Córdova’s memoir also gives lie to the oft-repeated claim that it was rigid identitarianism on the part of second-wave feminists that led many lesbians to shun working with men. Córdova recounts her betrayal by her “political godfather,” Morris Kight, a prominent figure in the Gay Liberation movement who had helped the young Córdova acquire the political organizing savvy that she would put to use throughout her lifelong career as a political activist. Unfortunately, Kight proved to be as sexist as Córdova’s real father, who, when Córdova was nineteen, physically threw her and her lover out of his house and onto his front lawn (nearly breaking Cordova’s lover’s knee in the process) when he realized they were lesbians. As the director of the powerful Gay Community Services Center, Kight illegally fired eleven of the center’s feminist employees, including Córdova; the “Gay/Feminist 11” and their supporters then took the desperate — and for Córdova, very ambivalent — step of going on strike against a gay organization. In the midst of formal negotiations with the strikers (whom he insisted on calling “dissidents”), Kight stated bluntly, “GCSC is about gay liberation. I can see in retrospect that we shouldn’t have hired you feminists in the first place.” Los Angeles lesbian feminist activists’ split from gay men, Córdova explains, was part of a nationwide trend, as lesbians across the country were repeatedly confronted by many gay men’s intractable hostility toward feminism.
In the hands of a less skillful storyteller, the minutiae of decades-old political controversies and intra-movement conflicts could easily become tedious. But Córdova’s “novelized memoir” is riveting. The book segues between an account of the author’s adventures as a dynamic and highly accomplished activist and a portrayal, both comic and poignant, of her not-so-smoothly-conducted romantic affairs. Unsparingly honest in her rendition of what she now describes as her “sexist training,” Córdova depicts her younger self as a twenty-six-year-old “baby butch-looking dykelet” who does not always treat the two femmes in her life with honesty and respect (for example, after professing her love to her secondary lover, she comes home to a dinner prepared by her live-in girlfriend, to whom she insists that the other relationship is only a casual affair). I alternated between laughing and fuming at Córdova’s buffoon-like behavior, which provided a striking contrast to the integrity and commitment that characterize her political work. At times, I wanted to halt the flow of the fast-paced narrative, reach inside the book, and shake the young lesbian Córdova was in 1974 — and after shaking her, make her sit down and listen to a lecture inspired by the principles (such as “The personal is political”) that her generation of feminists taught mine (I was in nursery school and kindergarten during the crucial years of the women’s movement that When We Were Outlaws brings to life).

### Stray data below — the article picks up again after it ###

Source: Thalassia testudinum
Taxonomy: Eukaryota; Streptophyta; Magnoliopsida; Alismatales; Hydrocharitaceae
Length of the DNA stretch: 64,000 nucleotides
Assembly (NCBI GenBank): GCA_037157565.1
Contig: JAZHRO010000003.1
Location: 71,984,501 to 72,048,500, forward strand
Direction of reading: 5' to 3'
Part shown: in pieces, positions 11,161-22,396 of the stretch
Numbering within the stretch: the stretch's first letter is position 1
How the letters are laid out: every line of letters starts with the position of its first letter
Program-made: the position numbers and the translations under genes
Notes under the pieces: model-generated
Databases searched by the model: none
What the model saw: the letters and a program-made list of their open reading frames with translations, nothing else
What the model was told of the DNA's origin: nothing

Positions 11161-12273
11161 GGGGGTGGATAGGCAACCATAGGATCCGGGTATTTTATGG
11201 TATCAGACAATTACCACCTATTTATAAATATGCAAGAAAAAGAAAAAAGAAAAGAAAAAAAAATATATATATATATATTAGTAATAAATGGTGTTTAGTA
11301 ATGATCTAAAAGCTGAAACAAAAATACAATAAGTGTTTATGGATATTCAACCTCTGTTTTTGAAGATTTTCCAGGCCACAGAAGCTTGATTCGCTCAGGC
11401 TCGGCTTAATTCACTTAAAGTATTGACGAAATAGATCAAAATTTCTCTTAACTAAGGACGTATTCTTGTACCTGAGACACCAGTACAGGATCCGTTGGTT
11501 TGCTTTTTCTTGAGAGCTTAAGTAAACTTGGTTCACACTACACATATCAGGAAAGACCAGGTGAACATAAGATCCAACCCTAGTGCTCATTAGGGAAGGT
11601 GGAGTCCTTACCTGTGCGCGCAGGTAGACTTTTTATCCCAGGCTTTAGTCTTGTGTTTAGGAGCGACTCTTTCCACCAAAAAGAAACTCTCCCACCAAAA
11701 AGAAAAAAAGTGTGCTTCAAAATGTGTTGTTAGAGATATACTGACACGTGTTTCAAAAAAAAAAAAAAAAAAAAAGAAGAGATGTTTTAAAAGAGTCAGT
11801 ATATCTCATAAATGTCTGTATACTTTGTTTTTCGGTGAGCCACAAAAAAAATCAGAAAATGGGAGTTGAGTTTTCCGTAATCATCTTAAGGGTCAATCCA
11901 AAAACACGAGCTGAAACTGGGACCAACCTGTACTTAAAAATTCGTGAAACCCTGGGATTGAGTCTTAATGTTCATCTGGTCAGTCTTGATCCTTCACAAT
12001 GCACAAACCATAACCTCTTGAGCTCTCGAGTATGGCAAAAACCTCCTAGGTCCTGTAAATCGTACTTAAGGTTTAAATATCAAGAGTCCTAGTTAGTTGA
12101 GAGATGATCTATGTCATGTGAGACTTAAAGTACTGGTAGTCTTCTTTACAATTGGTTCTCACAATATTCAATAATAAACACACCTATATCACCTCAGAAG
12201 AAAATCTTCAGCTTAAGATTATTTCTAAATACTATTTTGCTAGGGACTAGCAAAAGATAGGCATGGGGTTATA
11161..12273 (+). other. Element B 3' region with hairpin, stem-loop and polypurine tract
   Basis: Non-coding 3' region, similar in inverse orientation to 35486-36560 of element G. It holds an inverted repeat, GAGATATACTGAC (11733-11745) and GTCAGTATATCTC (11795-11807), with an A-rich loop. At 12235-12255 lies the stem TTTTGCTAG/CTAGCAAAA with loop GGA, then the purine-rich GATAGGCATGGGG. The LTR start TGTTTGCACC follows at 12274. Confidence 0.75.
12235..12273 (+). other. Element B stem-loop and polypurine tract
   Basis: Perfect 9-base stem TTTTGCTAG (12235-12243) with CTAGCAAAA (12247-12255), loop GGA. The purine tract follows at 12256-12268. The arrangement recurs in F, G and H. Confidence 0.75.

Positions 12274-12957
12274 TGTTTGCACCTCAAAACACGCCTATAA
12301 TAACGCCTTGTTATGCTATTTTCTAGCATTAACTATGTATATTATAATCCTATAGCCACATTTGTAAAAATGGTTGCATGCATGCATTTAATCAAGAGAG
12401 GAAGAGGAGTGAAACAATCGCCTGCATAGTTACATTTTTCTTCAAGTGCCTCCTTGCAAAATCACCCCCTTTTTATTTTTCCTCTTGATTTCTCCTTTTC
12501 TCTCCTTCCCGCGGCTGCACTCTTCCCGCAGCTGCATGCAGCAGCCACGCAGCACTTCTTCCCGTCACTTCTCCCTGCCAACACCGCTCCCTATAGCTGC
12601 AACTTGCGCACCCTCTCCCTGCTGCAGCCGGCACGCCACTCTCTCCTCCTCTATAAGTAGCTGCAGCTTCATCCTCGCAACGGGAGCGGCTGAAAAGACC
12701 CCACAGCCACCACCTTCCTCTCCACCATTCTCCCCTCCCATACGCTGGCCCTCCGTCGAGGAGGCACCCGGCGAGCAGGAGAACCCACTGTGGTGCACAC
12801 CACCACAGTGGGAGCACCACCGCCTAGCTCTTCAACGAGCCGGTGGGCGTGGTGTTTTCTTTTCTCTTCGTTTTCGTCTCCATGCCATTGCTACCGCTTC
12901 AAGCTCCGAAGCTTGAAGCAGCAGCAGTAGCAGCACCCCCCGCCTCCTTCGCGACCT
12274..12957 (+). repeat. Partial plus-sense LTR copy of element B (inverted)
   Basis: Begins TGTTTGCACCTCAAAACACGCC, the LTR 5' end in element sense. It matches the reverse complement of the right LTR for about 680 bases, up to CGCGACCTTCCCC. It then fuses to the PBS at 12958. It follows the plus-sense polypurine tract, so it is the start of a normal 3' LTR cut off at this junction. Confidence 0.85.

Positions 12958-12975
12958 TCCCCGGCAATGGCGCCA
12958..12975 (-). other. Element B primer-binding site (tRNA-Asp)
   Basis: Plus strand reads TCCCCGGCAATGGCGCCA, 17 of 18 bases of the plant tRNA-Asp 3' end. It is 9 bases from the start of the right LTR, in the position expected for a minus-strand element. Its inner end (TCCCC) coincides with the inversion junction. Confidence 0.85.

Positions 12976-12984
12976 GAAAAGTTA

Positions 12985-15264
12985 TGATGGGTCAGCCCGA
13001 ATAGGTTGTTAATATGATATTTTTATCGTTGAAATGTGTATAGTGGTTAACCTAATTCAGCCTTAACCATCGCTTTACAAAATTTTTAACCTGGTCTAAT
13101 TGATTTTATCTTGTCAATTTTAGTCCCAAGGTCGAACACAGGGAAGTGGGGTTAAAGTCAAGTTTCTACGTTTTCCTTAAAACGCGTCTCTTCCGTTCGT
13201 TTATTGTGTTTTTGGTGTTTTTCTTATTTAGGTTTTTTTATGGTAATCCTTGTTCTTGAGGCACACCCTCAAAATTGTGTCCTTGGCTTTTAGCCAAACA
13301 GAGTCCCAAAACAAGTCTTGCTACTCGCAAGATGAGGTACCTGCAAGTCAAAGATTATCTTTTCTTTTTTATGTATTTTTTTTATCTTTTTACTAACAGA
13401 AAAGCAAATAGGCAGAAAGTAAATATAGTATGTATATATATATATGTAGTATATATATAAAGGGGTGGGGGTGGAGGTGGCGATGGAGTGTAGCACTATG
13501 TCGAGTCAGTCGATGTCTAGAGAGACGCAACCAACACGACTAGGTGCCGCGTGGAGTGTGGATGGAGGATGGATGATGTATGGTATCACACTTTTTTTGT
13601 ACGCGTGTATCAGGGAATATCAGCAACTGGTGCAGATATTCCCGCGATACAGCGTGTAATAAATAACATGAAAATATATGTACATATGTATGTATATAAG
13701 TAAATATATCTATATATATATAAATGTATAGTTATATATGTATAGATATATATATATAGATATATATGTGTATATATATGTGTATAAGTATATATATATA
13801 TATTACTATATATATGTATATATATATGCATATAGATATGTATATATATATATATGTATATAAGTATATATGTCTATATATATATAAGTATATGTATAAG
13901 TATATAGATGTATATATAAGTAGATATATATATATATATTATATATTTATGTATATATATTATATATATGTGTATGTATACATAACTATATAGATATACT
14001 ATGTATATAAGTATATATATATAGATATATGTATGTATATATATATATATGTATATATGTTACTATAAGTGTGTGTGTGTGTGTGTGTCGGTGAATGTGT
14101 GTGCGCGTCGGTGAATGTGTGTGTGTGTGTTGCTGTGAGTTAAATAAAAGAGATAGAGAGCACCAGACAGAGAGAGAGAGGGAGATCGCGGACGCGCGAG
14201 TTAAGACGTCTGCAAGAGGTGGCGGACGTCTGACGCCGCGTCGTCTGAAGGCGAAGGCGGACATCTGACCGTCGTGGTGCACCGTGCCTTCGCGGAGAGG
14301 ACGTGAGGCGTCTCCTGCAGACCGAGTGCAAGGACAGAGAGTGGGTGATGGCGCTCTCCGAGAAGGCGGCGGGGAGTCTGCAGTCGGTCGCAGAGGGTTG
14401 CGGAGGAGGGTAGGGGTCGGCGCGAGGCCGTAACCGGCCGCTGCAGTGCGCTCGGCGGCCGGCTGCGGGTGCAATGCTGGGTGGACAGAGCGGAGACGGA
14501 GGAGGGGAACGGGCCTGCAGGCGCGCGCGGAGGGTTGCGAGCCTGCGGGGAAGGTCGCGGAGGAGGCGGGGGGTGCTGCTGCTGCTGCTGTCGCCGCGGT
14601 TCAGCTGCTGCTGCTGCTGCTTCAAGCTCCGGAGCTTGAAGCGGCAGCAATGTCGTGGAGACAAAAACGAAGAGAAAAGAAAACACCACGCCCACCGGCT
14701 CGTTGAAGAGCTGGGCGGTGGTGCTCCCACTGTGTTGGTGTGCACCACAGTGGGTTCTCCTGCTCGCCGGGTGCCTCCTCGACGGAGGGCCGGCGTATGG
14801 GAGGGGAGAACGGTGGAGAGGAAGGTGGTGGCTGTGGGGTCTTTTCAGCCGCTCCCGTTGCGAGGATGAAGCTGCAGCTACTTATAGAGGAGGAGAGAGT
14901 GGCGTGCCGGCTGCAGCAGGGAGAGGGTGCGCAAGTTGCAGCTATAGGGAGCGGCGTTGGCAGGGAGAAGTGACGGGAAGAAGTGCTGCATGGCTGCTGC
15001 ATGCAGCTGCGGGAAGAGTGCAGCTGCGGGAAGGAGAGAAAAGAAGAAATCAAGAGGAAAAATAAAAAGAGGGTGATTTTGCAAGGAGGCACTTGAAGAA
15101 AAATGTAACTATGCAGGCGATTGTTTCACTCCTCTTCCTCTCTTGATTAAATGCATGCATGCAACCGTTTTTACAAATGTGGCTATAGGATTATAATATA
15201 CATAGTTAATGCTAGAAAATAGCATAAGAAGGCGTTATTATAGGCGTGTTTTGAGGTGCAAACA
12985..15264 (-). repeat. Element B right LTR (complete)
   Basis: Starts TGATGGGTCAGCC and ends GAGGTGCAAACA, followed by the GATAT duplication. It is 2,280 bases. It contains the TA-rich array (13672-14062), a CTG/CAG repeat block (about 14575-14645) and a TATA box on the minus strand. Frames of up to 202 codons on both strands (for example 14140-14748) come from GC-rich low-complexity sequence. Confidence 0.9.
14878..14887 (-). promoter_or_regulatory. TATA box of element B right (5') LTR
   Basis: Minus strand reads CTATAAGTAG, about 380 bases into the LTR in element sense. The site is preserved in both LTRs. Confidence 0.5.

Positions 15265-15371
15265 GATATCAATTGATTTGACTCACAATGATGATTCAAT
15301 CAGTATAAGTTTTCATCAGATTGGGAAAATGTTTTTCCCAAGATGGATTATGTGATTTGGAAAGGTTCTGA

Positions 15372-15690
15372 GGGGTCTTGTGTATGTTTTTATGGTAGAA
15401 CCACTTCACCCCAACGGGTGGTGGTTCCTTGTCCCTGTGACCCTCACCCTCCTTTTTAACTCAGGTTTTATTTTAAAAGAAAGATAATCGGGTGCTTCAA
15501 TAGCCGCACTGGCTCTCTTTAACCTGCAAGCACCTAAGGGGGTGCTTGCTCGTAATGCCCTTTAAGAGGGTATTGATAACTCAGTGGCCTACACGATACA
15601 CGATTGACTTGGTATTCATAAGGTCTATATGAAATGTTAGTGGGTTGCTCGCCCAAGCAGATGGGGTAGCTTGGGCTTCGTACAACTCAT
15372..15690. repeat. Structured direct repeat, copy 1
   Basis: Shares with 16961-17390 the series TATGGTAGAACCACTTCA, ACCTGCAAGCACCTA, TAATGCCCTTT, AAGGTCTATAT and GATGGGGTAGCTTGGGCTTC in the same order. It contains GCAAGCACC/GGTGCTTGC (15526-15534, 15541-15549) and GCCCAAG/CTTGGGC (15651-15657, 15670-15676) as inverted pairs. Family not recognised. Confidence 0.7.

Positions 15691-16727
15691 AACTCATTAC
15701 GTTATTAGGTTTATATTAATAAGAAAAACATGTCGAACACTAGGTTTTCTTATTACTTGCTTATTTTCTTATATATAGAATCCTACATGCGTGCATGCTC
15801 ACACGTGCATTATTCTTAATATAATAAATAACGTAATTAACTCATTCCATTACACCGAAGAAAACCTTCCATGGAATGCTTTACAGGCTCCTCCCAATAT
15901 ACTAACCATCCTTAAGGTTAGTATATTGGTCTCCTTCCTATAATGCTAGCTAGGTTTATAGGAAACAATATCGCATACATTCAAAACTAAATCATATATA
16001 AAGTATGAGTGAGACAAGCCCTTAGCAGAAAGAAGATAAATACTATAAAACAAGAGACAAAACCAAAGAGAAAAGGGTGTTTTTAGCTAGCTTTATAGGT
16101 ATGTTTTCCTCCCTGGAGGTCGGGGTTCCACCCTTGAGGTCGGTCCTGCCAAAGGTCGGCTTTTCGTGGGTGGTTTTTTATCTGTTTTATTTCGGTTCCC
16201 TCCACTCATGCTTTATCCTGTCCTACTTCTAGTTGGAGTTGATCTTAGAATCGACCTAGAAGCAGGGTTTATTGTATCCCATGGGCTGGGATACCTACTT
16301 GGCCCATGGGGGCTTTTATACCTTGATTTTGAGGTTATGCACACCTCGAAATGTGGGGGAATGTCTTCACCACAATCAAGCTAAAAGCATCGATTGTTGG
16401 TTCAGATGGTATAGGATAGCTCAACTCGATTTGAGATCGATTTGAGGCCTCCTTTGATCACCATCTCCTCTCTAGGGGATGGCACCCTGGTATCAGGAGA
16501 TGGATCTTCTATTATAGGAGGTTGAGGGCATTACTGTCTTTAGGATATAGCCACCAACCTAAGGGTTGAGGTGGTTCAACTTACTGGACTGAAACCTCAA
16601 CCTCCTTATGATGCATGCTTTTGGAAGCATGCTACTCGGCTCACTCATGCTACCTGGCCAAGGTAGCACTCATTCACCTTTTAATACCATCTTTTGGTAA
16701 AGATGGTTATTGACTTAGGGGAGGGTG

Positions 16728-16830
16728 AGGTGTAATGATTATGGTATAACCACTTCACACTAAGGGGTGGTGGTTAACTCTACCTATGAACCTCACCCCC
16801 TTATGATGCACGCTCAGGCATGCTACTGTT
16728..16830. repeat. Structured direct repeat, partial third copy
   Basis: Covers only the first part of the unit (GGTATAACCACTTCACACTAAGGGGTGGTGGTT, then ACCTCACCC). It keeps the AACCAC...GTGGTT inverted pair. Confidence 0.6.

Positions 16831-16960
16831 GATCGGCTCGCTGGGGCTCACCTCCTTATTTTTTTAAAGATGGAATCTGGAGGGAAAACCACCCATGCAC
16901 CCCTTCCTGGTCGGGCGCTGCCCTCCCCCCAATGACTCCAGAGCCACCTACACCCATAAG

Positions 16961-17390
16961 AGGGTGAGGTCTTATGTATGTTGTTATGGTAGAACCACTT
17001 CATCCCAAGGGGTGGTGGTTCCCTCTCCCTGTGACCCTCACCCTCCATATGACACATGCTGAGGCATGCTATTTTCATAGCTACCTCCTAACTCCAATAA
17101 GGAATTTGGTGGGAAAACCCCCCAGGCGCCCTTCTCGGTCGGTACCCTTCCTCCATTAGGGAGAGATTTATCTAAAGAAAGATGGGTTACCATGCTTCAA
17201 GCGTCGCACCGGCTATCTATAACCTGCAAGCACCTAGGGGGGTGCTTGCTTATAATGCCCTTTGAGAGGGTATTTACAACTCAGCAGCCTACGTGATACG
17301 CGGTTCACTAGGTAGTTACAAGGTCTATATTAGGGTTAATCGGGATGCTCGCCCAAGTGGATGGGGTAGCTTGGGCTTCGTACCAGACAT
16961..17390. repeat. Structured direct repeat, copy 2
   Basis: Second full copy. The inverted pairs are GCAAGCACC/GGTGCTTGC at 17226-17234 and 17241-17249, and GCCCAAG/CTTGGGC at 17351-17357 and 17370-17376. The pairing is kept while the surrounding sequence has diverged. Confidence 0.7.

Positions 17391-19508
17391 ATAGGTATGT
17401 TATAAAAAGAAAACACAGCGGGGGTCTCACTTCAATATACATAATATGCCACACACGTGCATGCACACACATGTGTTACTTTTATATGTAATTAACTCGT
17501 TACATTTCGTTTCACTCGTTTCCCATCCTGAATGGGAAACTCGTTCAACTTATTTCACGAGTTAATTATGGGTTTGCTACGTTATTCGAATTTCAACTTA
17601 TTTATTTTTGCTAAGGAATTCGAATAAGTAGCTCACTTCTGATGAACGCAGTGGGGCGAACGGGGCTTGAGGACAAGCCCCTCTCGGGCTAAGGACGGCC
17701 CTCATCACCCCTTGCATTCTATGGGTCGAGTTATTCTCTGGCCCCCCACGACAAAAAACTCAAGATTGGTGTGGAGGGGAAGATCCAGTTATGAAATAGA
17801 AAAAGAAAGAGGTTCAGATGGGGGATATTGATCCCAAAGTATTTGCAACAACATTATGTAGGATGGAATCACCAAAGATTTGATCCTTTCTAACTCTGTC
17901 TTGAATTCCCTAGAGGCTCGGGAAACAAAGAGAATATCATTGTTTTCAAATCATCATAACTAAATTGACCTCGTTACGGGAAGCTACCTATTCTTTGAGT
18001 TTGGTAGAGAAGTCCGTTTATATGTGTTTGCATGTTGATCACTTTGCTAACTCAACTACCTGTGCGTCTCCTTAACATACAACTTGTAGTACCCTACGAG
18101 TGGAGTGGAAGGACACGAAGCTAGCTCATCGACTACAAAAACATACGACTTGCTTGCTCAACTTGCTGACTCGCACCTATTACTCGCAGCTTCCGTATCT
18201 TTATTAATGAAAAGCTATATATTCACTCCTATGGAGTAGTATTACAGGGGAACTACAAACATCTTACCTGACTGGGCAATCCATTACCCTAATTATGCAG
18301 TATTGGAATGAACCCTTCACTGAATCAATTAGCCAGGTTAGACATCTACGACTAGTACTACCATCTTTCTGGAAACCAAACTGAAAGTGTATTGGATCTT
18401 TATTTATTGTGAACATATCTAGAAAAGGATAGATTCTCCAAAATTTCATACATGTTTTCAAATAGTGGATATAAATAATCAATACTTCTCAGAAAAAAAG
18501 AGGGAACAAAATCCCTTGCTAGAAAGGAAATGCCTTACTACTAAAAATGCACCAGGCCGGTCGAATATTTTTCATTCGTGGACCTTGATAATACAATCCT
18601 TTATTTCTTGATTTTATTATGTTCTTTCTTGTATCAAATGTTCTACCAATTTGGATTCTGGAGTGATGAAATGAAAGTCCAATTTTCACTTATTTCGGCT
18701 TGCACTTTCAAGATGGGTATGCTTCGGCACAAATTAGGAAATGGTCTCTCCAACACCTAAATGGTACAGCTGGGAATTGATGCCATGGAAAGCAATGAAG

Eventually, Córdova suggests, she will learn these feminist lessons herself. During one of the pivotal moments in her story, a heartbroken Córdova, embroiled in the controversy with the Gay Community Services Center, seeks advice from the influential Los Angeles Radical Feminist Therapy Collective. Radical feminist therapy, which grew out of the anti-psychiatry movement, asserted that ordinary people could solve their problems without the help of mental health professionals; in “problem-solving” groups, radical therapists taught that being truthful about one’s emotions and identifying political oppression as the source of psychic pain were key to living an honorable life and effecting radical political change. “What do you need, Córdova, to get centered today?” asks one of RFTC’s members, initiating a session in which the radical feminist therapists guide Córdova in getting in touch with her pain, her feelings of powerlessness, and her rage — and, from that place, help her craft a better political strategy. This is one of many scenes in When We Were Outlaws that vividly illustrate the brilliance, the inventiveness, the energy, the courage, the dedication — and yes, the sexiness — of the women’s liberation movement. Córdova’s remarkable history of a life at the center of a world-transformative social movement should be read by all lesbians, feminists, and political activists — and indeed by anyone who wants to know, as Córdova asks, “How does one recognize a social movement when it comes calling at your door?”
Anna Mollow’s essays on queerness, feminism, fat politics, disability, and chronic illness have appeared or are forthcoming in Bitch, WSQ: Women’s Studies Quarterly, Social Text Online, The Journal of Literary and Cultural Disability Studies, MELUS: Multi-Ethnic Literature of the United States, and the Disability Studies Reader. She is the coeditor, with Robert McRuer, of Sex and Disability (Duke UP, 2012). Anna is a Ph.D. candidate in English at U.C. Berkeley, where she is the recipient of the Andrew Vincent White and Florence Wales White Scholarship.